The Badshahpur Nallah is an important historic water channel that originates near Ghata Village, runs through various sectors of Gurugram and then merges with the Najafgarh drain. The water channel forms a pond near the Fazilpur Village. The area covered by the drain belongs to the government, and, as per the Master Plan 2021 of Gurugram, no construction is allowed over it.

This water channel, which runs through the middle of Gururgram, has great potential for recharging groundwater. The water in this channel sustains wetland biodiversity, which is quite unique to the area. It not only serves as a habitat for certain species of birds and animals but also maintains the microclimate of the place. Though the channel can be seen flowing through areas near Badshahpur Village, part of it has been built over or has dried up. It becomes virtually non-existent in the areas near sectors 35 and 37. The major threat to its existence is rampant construction.

The baolis, kunds and jhors are important components of our historic subterranean architecture. The status of each needs to be evaluated in detail and the possibility of reconnecting them to supplement water systems or to be conserved as a historic layer of the city/district needs to be considered.

The 18th century Ghaush Ali Khan Baoli in Farrukhnagar is an excellent example of subterranean architecture. Protected by the Archaeological Survey of India, it can be developed as a place where residents and tourists can learn about the workings of our traditional water systems. Unfortunately, a segment of the baoli constitutes the Jhajjar Gate, which is constantly getting damaged due to tall trucks passing through it.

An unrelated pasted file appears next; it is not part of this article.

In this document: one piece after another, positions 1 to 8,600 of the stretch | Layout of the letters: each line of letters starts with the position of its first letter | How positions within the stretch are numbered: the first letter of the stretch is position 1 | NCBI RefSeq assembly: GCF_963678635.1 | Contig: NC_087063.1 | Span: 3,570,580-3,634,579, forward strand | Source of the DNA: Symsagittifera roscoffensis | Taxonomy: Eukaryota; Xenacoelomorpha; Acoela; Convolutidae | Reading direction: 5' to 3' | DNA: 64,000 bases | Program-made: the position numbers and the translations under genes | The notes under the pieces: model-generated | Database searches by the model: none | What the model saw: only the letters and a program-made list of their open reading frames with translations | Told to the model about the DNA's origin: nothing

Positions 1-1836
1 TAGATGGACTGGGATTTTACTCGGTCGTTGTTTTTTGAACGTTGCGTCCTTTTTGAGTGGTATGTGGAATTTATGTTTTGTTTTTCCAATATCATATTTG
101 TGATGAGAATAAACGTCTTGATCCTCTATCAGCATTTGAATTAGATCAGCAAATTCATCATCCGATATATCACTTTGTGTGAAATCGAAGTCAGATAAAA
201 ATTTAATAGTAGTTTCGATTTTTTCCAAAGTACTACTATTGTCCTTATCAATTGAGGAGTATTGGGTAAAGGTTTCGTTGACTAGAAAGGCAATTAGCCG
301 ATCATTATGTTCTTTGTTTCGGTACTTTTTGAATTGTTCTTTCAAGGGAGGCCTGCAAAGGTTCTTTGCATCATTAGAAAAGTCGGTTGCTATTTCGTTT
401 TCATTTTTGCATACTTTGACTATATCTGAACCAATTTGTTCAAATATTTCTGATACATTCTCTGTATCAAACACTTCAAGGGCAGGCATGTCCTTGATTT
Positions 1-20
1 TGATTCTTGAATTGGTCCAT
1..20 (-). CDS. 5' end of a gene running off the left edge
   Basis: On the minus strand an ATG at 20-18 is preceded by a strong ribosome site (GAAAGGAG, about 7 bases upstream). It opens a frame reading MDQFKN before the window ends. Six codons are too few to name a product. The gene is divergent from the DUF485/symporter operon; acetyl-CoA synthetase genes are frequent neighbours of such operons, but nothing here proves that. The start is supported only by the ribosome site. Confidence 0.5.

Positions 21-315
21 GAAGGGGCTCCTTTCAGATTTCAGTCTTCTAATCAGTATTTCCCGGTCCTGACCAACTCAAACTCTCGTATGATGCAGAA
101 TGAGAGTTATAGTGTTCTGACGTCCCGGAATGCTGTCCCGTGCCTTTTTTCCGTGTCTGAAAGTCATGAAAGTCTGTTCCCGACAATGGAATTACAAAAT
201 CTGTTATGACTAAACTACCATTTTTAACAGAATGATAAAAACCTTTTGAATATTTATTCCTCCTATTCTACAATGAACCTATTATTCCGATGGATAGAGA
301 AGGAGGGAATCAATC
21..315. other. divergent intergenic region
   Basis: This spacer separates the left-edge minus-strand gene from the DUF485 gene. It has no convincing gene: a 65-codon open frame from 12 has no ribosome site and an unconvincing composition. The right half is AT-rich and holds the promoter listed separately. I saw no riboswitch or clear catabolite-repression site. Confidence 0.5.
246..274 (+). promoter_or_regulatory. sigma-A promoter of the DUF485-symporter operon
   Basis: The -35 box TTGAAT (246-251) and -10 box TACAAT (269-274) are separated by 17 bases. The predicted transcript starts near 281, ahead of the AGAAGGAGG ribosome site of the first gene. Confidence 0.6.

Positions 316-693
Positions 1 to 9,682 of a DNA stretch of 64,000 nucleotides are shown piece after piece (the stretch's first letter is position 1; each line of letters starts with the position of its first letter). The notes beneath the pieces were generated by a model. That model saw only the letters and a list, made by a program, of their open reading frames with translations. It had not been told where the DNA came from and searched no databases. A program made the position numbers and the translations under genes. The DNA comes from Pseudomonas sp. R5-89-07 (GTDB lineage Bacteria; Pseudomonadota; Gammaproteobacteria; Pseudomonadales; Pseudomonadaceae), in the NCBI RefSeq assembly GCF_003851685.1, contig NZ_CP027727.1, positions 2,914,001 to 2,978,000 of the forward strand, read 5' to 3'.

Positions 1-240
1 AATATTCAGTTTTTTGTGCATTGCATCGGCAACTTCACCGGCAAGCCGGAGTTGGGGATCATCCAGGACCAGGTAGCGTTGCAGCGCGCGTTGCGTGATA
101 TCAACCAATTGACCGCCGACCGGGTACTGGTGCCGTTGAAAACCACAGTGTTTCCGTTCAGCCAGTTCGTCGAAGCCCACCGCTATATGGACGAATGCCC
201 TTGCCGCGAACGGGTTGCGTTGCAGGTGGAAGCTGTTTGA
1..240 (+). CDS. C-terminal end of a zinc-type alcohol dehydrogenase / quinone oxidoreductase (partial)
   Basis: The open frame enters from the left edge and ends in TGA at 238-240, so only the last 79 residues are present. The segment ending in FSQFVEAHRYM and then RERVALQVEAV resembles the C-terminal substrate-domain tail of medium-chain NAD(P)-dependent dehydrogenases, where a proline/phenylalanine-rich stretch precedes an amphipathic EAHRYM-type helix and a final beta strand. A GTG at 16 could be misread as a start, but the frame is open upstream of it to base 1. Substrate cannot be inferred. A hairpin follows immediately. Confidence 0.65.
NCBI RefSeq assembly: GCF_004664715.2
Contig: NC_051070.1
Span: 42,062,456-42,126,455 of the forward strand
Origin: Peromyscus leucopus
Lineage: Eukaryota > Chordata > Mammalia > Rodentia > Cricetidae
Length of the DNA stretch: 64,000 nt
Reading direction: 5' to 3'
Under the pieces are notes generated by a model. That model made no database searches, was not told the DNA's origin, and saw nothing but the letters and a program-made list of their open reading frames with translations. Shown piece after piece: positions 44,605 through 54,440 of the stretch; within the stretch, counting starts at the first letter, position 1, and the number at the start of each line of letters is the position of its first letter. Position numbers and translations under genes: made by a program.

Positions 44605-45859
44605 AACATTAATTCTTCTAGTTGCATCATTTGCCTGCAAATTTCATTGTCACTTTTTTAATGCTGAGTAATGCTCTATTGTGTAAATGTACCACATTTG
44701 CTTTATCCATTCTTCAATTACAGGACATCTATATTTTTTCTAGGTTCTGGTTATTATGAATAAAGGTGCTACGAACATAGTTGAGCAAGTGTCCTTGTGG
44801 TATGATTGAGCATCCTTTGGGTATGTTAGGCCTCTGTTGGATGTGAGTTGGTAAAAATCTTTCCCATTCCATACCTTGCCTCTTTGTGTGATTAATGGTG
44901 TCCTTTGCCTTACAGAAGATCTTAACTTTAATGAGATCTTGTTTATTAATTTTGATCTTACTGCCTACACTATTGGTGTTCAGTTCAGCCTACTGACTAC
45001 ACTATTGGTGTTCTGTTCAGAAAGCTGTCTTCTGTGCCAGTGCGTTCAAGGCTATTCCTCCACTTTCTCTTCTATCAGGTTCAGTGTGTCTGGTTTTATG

The unprotected baolis at Badshahpur need to be taken under the protection of the state and inspected for possible revival—while one functions in an active akhara, the second one, near a school, can be developed as a community space.

These smaller water bodies are important for specific sectors so residents themselves need to take action and decide how they can sustain these historic water systems and integrate them with the existing settlement without impacting their historic value.

With support from the public and private sectors, there is no dearth of funding to rejuvenate these water bodies. It is just our will that needs to be revived.

As per a report by the Centre for Science and Environment, restored Ghata Jheel can have a spread of around 12 hectares and water storage potential of 12 billion litres. Along with this, treatment of Badshahpur Nallah and revival of village ponds can meet about 50% of city’s current water needs.

(Shikha Jain is state convenor, INTACH Haryana Chapter and member of Heritage Committees under ministries of culture and HRD. She is co-­editor of book ‘Haryana: Cultural Heritage Guide’; director, DRONAH (Development and Research Organisation.)

First Published: Jun 29, 2018 14:07 IST